Syria's threatened archaeological treasures are set to be preserved as 3D digital reconstructions by a French company. They will be made available to all online as part of an effort to preserve the heritage of this war-torn country.
Iconem, a French start-up specialising in digital surveying and 3D reconstructions, is leading the project, known as Syrian Heritage, and working with the Syrian Directorate General of Antiquities and Museums.
For months, Iconem and a team of Syrian archaeologists have been imaging some of Syria's most important historical monuments and museum artifacts, from the holy Umayyad Mosque in Damascus to the Krak des Chevaliers Crusader castle near Homs.
"We go on site to take photos with the help of new or emerging technologies, such as drones equipped with laser scanners," explained Yves Ubelmann, who founded Iconem in 2013.
The images are digitally processed back in Paris and reconstructed in 3D, using a cutting-edge technique known as photogrammetry, which allows for thousands of images to be collated and the monuments to be digitally reproduced with pin-point accuracy.
Azem Palace, former residence of the Ottoman governor of Damascus, the Roman theatre in Jableh and the Phoenician ruins in the ancient port city of Ugarit where the evidence of the first-ever alphabet have been found, are among the sites to be captured with this technology.
The full database of images is set to go online in May, while a handful of 3D reconstructions are already available to view on Iconem's website.
A different image of Syria
Located at the crossroads of Africa, Asia and Europe, Syria is home to a vast archaeological wealth left behind by many of the world's great empires and civilisations.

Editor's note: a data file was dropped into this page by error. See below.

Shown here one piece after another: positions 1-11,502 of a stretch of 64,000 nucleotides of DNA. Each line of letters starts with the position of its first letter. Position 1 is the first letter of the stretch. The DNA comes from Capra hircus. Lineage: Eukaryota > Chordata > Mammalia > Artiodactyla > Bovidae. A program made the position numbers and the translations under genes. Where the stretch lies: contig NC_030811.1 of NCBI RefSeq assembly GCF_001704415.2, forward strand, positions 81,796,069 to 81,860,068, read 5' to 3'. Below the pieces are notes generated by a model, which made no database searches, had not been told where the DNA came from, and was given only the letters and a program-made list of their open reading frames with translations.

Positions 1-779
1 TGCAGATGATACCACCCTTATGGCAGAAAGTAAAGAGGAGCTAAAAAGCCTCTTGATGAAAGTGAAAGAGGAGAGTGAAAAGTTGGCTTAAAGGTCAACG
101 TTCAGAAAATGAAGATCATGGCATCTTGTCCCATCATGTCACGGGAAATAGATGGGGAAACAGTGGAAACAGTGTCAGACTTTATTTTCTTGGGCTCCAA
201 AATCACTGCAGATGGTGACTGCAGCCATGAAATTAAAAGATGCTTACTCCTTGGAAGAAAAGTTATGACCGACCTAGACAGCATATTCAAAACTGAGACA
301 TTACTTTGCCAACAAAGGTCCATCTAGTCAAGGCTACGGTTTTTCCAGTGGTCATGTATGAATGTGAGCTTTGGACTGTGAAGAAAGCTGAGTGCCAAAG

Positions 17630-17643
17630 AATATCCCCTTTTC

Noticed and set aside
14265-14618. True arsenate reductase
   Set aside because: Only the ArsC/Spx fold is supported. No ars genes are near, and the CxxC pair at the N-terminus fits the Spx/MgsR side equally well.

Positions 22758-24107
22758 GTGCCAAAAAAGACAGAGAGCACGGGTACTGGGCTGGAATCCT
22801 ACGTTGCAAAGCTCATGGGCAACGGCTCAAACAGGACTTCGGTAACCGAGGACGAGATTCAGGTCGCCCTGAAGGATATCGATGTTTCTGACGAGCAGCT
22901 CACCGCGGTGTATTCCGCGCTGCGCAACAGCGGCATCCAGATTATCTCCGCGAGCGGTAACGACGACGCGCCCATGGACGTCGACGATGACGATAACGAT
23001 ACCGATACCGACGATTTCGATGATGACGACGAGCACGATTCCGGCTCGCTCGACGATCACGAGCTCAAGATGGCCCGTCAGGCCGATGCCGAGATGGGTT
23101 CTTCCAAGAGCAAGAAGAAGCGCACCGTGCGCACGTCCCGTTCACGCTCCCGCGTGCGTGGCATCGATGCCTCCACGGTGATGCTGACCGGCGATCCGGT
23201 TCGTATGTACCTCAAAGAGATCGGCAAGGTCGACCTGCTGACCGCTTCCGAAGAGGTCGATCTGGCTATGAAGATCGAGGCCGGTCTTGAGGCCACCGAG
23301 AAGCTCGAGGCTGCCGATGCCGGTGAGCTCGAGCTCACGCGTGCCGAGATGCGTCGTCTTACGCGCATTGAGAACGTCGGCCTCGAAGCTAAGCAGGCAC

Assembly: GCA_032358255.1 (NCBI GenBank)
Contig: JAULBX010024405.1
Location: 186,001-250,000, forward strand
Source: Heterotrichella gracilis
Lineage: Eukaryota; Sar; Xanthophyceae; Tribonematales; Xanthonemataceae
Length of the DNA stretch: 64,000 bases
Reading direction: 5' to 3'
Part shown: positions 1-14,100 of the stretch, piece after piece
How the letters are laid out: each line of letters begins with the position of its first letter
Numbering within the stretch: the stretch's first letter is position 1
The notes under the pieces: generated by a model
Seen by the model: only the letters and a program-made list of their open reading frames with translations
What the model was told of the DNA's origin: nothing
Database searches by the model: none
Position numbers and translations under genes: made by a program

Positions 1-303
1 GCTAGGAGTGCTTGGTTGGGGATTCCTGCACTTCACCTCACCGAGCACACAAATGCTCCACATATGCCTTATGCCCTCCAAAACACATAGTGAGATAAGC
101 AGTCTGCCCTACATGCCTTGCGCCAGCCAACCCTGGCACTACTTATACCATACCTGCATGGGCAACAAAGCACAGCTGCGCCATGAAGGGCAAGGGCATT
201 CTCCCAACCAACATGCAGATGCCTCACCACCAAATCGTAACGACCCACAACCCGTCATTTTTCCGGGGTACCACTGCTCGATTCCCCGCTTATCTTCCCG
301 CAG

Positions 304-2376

But its five-year civil war has seen many such sites damaged or destroyed completely, often at the hands of the Islamic State group, which has made a point of demolishing ancient monuments and shrines it considers as idolatry.
The destruction by the terrorist group of the famous temples of Bel and Baalshamin in the ancient city of Palmyra caused particular outrage. Ubelmann says he wanted to act before it was too late.
"Contrary to what one might think, the whole of Syria's heritage has not been destroyed, far from it," he told FRANCE 24. "But we don't know what might happen next."
Iconem has worked on similar projects before, including in Mali, Afghanistan and Iraq. But the company's work in Syria holds a place close to Ubelmann's heart.
"I lived in Syria from 2006 to 2009 as part of archaeological projects. I've seen what it was like before the war," he explained.
He hopes that by making the digitalised images freely available online, others will get to share that experience.
"We wanted to show that image of Syria – its beauty – and not the one shown by the war."
This article was adapted from the original in French.
Date created : 2016-03-27